Extra lift: Guild provides its learners with student and career services, including mentorship, career coaching, program recommendations, and career advising and discovery. It also handles marketing and recruitment. Outside resources and support like that allow HBCUs to refocus their energy on other pressing initiatives, Freedman said.
“We know that when learning partners are able to avoid spending a large amount on marketing to reach working adult learners they’re able to use their savings to invest in important areas like instruction and administration,” he said.
A recent study by Lumina Foundation on Walmart’s education program offered through Guild found that the program paid off for the company and improved participants’ career prospects. Roughly 17 percent of participants earned a promotion, a much higher share than among nonparticipants. Freedman also pointed to Chipotle’s experience: employees who participate in the education program, he said, are 7.5 times more likely to move into a management role within the company and, on average, see a 142-percent wage increase within one year of enrolling.
Ground left to cover
HBCUs have historically been underfunded, and have smaller endowments than similar predominantly-white institutions. With smaller endowments comes fewer resources, and Davis worries about their ability to provide top-of-the-line career preparation with those financial constraints. The new crop of partnerships like Braven’s and Strada’s HBCU network are a step in the right direction, she said, but there’s a long way to go in providing the necessary resources.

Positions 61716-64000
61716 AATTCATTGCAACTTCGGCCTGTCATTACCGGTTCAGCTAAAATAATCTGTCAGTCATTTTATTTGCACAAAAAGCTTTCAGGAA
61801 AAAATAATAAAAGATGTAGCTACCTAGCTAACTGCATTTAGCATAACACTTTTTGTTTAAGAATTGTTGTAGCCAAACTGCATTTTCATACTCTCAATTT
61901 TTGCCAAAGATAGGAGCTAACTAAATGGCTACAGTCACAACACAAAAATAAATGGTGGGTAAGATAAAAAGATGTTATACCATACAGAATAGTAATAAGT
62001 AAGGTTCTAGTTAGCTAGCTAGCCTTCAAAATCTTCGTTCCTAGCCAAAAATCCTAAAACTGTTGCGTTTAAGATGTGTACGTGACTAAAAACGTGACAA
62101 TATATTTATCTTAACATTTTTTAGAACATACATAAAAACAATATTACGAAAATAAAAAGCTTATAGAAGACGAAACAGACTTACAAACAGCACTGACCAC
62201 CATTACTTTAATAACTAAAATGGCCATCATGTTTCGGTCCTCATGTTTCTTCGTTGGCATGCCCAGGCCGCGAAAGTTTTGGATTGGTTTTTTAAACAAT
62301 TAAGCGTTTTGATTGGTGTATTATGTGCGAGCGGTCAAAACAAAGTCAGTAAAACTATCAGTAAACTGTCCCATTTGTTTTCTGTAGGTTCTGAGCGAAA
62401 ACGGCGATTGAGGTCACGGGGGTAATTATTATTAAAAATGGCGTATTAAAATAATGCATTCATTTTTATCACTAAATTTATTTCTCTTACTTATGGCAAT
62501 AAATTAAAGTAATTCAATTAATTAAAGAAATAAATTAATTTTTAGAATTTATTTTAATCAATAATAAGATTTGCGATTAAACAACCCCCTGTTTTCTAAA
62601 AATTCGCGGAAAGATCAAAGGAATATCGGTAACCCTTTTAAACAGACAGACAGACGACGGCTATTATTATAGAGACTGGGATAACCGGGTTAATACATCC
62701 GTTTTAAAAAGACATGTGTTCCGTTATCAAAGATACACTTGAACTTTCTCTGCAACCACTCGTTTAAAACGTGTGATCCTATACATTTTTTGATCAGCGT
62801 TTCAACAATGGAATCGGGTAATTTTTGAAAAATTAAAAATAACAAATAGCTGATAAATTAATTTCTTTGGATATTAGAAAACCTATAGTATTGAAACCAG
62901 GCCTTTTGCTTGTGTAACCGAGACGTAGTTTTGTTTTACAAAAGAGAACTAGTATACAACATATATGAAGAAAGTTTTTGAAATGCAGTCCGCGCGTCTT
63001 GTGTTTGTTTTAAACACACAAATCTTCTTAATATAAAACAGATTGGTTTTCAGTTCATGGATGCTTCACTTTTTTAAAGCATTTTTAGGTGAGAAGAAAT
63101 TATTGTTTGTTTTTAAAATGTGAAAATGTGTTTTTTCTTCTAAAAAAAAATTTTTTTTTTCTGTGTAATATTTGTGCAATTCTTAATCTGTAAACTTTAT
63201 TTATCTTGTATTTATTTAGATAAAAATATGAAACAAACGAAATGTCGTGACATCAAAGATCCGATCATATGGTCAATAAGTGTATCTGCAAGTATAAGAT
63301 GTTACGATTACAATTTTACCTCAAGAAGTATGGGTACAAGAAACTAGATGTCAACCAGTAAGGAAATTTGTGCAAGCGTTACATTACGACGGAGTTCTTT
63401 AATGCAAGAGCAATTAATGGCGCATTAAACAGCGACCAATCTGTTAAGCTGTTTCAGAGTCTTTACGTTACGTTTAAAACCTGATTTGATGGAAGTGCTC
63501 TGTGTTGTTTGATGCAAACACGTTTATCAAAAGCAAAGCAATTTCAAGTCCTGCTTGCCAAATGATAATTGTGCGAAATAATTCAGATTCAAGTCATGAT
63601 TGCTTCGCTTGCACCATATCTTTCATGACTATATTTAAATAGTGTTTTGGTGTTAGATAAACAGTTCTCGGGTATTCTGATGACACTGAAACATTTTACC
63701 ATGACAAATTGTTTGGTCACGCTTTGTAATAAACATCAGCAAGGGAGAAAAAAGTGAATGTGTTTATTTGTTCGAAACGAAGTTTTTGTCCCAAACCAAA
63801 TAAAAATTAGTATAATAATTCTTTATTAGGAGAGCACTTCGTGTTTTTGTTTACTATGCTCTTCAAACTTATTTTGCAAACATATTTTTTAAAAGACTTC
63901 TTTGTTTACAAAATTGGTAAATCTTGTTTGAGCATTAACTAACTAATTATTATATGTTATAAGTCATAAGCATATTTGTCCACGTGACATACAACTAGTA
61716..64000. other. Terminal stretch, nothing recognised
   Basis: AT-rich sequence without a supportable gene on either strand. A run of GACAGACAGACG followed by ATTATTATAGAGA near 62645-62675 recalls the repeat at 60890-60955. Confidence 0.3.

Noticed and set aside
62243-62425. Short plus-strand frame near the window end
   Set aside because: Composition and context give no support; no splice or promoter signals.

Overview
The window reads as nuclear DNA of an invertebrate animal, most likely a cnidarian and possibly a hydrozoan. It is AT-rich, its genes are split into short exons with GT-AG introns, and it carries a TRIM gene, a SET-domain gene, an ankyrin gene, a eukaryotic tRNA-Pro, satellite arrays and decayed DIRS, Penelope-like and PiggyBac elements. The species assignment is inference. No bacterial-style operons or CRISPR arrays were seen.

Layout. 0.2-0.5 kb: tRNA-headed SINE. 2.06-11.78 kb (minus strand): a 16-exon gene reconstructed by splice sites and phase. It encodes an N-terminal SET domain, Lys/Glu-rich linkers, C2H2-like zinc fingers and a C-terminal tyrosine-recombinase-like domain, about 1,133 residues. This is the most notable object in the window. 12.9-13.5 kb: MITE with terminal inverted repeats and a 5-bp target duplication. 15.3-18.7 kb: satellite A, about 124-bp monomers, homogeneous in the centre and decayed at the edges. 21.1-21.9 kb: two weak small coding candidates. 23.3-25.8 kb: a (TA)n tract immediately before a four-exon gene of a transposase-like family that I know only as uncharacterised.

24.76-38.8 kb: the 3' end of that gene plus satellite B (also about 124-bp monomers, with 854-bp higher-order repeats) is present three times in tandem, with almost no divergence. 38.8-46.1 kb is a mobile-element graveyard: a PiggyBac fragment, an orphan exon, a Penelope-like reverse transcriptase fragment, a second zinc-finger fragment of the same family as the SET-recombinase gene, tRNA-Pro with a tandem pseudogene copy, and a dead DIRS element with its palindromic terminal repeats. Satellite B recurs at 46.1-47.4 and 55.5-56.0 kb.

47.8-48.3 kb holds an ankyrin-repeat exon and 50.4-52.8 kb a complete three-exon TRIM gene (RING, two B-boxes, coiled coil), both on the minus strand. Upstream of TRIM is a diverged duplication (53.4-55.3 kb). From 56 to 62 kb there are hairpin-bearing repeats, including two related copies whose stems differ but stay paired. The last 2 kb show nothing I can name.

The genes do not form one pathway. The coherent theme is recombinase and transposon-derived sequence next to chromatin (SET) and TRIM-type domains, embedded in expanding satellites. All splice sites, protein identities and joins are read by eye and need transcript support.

Collaboration among institutions can help stretch resources, Fedrick of Albany State said. A lot of the new money received by the university over the past year and a half was one-time funding that had to go to fix things that were broken, rather than to investments for the future. “HBCUs are doing phenomenal things with the dollars that they have,” Fedrick said.
But, she said, a collaborative approach like the Strada grant’s model could cost less and be more sustainable. Collaboration is “so much better” than competition, she said.
Parting thought: Fedrick said that the racial reckoning has made it more acceptable for donors to openly support HBCUs. But for that support to continue, leaders need to be more transparent about the role and potential of these specialized institutions.
“We have to be a little more courageous in partnerships,” she said.
The partnership with Strada, she said, is “a big step.” But she’s seen how initiatives can lose steam—and she hopes it doesn’t stop at this step. Her dream is to one day see an HBCU student in an internship at every company and in every industry.
Editor’s note: Strada Education Network is a funder of Work Shift. You can read our policy on editorial independence here.